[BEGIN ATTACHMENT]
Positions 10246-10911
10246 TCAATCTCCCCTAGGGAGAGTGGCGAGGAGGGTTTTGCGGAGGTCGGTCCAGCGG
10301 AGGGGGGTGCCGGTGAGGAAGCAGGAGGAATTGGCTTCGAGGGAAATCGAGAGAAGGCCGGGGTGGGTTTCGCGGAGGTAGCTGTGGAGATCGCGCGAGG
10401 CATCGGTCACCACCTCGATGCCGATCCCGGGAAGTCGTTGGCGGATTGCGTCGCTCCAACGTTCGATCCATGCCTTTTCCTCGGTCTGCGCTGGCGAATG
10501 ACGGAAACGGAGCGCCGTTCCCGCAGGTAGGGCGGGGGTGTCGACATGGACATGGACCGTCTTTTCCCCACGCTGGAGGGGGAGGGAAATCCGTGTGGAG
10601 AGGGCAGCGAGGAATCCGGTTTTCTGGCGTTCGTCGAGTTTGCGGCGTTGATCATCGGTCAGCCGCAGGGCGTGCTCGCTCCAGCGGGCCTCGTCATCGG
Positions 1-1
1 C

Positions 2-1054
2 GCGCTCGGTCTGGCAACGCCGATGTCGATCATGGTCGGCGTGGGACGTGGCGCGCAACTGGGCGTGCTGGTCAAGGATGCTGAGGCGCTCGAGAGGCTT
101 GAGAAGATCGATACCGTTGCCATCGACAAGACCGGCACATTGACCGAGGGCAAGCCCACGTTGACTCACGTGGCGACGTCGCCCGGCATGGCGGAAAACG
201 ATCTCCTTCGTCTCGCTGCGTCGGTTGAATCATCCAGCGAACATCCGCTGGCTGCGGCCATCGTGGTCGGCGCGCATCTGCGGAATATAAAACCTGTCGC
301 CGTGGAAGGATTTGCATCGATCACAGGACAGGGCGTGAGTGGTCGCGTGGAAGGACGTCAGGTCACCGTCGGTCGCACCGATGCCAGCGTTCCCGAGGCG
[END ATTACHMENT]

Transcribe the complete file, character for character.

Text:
Positions 10246-10911
10246 TCAATCTCCCCTAGGGAGAGTGGCGAGGAGGGTTTTGCGGAGGTCGGTCCAGCGG
10301 AGGGGGGTGCCGGTGAGGAAGCAGGAGGAATTGGCTTCGAGGGAAATCGAGAGAAGGCCGGGGTGGGTTTCGCGGAGGTAGCTGTGGAGATCGCGCGAGG
10401 CATCGGTCACCACCTCGATGCCGATCCCGGGAAGTCGTTGGCGGATTGCGTCGCTCCAACGTTCGATCCATGCCTTTTCCTCGGTCTGCGCTGGCGAATG
10501 ACGGAAACGGAGCGCCGTTCCCGCAGGTAGGGCGGGGGTGTCGACATGGACATGGACCGTCTTTTCCCCACGCTGGAGGGGGAGGGAAATCCGTGTGGAG
10601 AGGGCAGCGAGGAATCCGGTTTTCTGGCGTTCGTCGAGTTTGCGGCGTTGATCATCGGTCAGCCGCAGGGCGTGCTCGCTCCAGCGGGCCTCGTCATCGG
Positions 1-1
1 C

Positions 2-1054
2 GCGCTCGGTCTGGCAACGCCGATGTCGATCATGGTCGGCGTGGGACGTGGCGCGCAACTGGGCGTGCTGGTCAAGGATGCTGAGGCGCTCGAGAGGCTT
101 GAGAAGATCGATACCGTTGCCATCGACAAGACCGGCACATTGACCGAGGGCAAGCCCACGTTGACTCACGTGGCGACGTCGCCCGGCATGGCGGAAAACG
201 ATCTCCTTCGTCTCGCTGCGTCGGTTGAATCATCCAGCGAACATCCGCTGGCTGCGGCCATCGTGGTCGGCGCGCATCTGCGGAATATAAAACCTGTCGC
301 CGTGGAAGGATTTGCATCGATCACAGGACAGGGCGTGAGTGGTCGCGTGGAAGGACGTCAGGTCACCGTCGGTCGCACCGATGCCAGCGTTCCCGAGGCG